You might have thought the elections were over in Idaho, but in one Boise-area legislative race, the result’s been in question all this time. First-term Rep. Kathie Garrett, R-Boise, initially beat Democratic challenger Sean Spence by just nine votes, a super-thin margin that led to a recount.
Now, the recount’s done, and the final results are in: Garrett still wins by nine votes, out of a total of roughly 15,000 cast.
A year after he was nominated, former Idaho Attorney General Al Lance has, at long last, been confirmed by the Senate for an appointment to the U.S. Court of Appeals for Veterans Claims.
Lance, who served two terms as attorney general, left office two years ago for the judgeship rather than seek a third term, and the appointment’s been in the works ever since. President Bush nominated him for the post on Nov. 20, 2003.
Lance is a former national commander of the American Legion and a former state legislator.
In a joint news release, Idaho’s all-GOP congressional delegation said Lance’s nomination “had been languishing because of objections from Democrats.”
Lance is a Republican.
What will you be doing for Thanksgiving? Gov. Dirk Kempthorne will be serving up turkey to Idaho National Guard troops in Louisiana, where they’re preparing to begin deploying to Iraq the day after the holiday.
To give the troops a proper send-off, Kempthorne also has arranged for famed Idaho band Paul Revere and the Raiders to come to Louisiana and play a concert for the guard members, along with vocalist Nancy Roche.
It usually doesn’t happen until December – and some years not much at all – but Boise’s inversion is back. For the past few days, the Boise valley has been shrouded under a thick, grayish fog, held in under an inversion that’s trapped cold, damp, polluted air in the valley below while mountains above preen under 60-degree weather and sunshine.
Right now, it’s in the mid-30s in Boise, while up above town at Bogus Basin Ski Resort, it’s 50 degrees, a few light clouds are floating around and a thin layer of snow is sparkling in slanting sunlight. (See a picture from Bogus.)
Boise’s winter inversions usually happen later, when valley residents can escape to the mountain to ski and breathe fresh air. Right now, there’s not enough snow in the mountains for that – and it’s too warm. Burrr.
Forecasters say Boise will stay under the fog, with some relief when it lifts a bit in the afternoons, until a new weather system breaks up the inversion next weekend.
As the dust settles from a busy election night, it appears that Idaho Democrats have lost three seats in the state House, dropping from 16 to 13 seats there, but kept even with seven seats in the state Senate.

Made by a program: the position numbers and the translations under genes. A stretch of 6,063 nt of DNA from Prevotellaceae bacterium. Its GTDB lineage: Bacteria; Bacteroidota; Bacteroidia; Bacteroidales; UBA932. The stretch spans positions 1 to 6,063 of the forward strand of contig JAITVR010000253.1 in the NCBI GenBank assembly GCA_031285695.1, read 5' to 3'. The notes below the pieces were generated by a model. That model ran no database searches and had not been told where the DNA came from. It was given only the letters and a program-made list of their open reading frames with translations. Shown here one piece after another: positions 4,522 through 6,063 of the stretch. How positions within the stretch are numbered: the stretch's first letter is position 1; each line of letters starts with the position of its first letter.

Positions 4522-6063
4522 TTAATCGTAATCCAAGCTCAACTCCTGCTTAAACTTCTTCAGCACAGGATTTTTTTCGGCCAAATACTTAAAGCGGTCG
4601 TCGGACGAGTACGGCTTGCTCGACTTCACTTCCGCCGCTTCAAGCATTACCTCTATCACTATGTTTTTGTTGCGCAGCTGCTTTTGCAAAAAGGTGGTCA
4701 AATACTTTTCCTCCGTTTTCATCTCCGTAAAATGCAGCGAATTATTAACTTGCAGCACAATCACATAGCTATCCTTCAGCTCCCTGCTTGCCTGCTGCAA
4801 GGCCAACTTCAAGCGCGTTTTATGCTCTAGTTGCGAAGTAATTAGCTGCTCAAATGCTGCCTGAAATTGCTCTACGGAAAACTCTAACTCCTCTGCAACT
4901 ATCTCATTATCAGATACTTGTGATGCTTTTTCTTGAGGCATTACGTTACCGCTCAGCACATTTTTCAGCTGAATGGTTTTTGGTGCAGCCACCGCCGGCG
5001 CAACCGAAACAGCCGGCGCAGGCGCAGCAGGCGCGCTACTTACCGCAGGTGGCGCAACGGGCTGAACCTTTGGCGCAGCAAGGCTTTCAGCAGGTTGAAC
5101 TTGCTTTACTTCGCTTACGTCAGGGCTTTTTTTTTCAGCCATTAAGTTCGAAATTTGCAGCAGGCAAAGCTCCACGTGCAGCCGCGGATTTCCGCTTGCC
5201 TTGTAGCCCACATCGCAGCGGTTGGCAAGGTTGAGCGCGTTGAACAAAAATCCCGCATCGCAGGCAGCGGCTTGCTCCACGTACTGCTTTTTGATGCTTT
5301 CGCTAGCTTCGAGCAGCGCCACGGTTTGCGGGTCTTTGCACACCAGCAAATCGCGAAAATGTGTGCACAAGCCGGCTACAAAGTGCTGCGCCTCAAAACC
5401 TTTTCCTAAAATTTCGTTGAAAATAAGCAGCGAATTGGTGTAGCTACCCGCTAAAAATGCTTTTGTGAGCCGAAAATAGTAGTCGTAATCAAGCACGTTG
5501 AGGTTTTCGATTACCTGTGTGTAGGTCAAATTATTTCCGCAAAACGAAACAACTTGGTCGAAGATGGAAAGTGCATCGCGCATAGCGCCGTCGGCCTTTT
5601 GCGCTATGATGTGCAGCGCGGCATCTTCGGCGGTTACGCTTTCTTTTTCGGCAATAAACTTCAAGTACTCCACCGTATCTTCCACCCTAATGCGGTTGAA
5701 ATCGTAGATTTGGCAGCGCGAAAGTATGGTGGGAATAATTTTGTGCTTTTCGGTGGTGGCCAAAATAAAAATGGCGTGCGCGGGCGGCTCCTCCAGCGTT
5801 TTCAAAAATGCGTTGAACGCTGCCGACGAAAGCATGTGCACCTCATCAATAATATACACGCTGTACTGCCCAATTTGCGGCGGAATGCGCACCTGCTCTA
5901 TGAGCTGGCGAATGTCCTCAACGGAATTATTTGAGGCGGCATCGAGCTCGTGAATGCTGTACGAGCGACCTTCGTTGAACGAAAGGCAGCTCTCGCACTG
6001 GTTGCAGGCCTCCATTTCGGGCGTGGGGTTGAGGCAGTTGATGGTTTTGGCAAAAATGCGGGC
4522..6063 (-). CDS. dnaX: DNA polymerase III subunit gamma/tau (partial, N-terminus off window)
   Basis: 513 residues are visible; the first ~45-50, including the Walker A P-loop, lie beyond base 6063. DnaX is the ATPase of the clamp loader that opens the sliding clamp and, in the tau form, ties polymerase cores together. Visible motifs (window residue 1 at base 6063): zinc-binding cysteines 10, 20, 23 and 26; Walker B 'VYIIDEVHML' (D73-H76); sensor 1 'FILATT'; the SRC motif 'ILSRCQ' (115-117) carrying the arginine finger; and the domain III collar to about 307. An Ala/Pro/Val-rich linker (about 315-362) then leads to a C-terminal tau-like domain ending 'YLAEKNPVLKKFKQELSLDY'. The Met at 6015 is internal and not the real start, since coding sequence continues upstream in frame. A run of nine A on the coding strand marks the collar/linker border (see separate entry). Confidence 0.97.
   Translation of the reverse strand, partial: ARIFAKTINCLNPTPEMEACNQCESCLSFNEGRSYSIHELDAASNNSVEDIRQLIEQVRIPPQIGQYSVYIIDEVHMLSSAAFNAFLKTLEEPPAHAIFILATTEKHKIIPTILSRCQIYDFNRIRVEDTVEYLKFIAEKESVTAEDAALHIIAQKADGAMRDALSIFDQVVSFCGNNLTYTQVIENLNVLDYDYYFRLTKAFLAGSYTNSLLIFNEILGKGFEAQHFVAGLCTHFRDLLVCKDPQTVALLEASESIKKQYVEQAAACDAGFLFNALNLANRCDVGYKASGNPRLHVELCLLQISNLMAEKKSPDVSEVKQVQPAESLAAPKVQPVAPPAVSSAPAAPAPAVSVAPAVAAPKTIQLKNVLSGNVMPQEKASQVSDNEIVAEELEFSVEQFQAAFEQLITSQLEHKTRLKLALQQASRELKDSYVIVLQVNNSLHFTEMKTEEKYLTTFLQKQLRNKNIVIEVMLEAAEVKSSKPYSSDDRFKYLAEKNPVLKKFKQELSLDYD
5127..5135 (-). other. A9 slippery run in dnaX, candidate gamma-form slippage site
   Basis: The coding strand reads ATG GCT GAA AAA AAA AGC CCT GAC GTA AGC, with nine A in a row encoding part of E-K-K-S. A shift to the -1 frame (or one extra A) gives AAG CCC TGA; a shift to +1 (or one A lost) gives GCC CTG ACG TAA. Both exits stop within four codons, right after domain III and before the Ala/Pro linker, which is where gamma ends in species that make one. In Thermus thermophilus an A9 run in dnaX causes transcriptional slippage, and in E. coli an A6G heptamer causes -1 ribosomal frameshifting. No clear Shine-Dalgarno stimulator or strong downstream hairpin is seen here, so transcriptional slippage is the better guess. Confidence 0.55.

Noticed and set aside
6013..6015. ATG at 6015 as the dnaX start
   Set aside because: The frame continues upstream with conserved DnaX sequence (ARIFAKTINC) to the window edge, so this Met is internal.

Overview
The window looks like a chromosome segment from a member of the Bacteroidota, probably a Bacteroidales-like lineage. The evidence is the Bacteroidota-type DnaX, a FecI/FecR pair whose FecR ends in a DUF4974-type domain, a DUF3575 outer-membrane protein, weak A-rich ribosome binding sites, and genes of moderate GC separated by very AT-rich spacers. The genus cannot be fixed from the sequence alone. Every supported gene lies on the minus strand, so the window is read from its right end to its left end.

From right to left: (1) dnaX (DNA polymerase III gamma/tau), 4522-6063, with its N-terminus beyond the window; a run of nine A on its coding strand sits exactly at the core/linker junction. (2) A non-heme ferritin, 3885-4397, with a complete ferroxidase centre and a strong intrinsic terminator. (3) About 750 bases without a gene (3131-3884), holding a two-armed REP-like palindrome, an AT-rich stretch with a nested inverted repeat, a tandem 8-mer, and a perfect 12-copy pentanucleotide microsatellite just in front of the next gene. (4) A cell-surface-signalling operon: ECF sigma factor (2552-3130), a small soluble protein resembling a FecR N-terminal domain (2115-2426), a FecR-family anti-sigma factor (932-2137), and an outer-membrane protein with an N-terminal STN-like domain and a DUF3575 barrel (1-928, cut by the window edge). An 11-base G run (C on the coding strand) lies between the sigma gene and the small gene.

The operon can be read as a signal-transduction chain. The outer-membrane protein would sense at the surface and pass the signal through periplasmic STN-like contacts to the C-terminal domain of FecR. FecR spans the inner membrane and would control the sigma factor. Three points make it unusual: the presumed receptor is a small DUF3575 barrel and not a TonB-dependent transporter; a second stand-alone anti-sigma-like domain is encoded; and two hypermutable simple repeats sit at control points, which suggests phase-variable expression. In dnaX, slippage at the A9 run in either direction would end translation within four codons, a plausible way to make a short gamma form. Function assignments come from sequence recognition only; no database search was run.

There could still be recounts in some close races, but by the unofficial results, here’s the tally:
In the House, five-term Rep. Tim Ridinger, R-Shoshone, lost to Democratic challenger Donna Pence. That’s in District 25, which includes heavily Democratic Blaine County. But that pickup for the Democrats was offset by four losses, for a net loss of three seats.
The four: First-term Rep. Allen Andersen, D-Pocatello, lost to GOP challenger Ken Andrus in District 29. Coeur d’Alene city attorney Mike Gridley lost his bid to take over former Democratic Rep. Bonnie Douglas’ House seat in District 4 after beating her in the primary; he lost to GOP activist Marge Chadderdon. Seven-term Rep. Chuck Cuddy, D-Orofino, lost to his Republican challenger in District 8, Paul Shepherd. And former Silver Valley Democratic legislator Gino White fell to Republican Jana Kemp in a close-fought contest in Boise’s District 16, where former Democratic Rep. David Langhorst left his seat to run for the Senate.
In the Senate, Langhorst won, taking over a formerly Republican seat held by the retiring GOP Sen. Cecil Ingram. And Democrat Kate Kelly defeated Republican Dave Baumann to take over former GOP Sen. Sheila Sorensen’s old Senate seat in District 18. But Sen. Marti Calabretta, D-Osburn, lost to GOP challenger Joyce Broadsword in District 2, and the seat held by retiring Sen. Fred Kennedy, D-Mountain Home, went to Republican Tim Corder in District 22. That leaves the party split in the state Senate right where it was before – 28 Republicans, 7 Democrats.
Other threatened upsets didn’t materialize. Rep. Shirley Ringo, D-Moscow, won by almost 2,000 votes over challenger Earl Bennett. Sen. Joe Stegner, R-Lewiston, easily fought off a challenge from Rep. Mike Naccarato, D-Lewiston. Rep. Dick Harwood, R-St. Maries, beat his challenger, St. Maries Democrat George Currier, by more than 2,000 votes, and Sen. Bert Marley, D-McCammon, held off a challenge from former Sen. Evan Frasure, R-Pocatello.
President Bush swept Idaho, with just one of 44 counties – Blaine – favoring Sen. John Kerry over the president. Blaine County, which is heavily Democratic, is where Kerry has an Idaho home. Even Latah County favored Bush, by a 256-vote margin. Overall, Bush took 68 percent of Idaho’s votes to Kerry’s 30 percent. But Kerry’s tally was a small improvement over Democrat Al Gore’s four years ago, when Gore got just 27.6 percent in Idaho.
For the last several weeks, what appear to be giant yellow ribbons have been tied in cheery bows around the four large columns at the front of the state Capitol. Gov. Dirk Kempthorne said he had them put up “for the 116th,” the Idaho National Guard unit that’s in final training now for deployment to Iraq. “We’ll keep ‘em up through their actual departure, and then we will probably bring them down just because of weather considerations, but put them back up for special occasions,” the governor said.
He was inspired by a drive to get folks to put yellow ribbon symbols on their cars and homes to support the troops. “I just thought the people’s house ought to put the ribbons up too,” he said. “I think it’s meant a lot. I’ve gotten a lot of very positive feedback from a lot of families of troops.”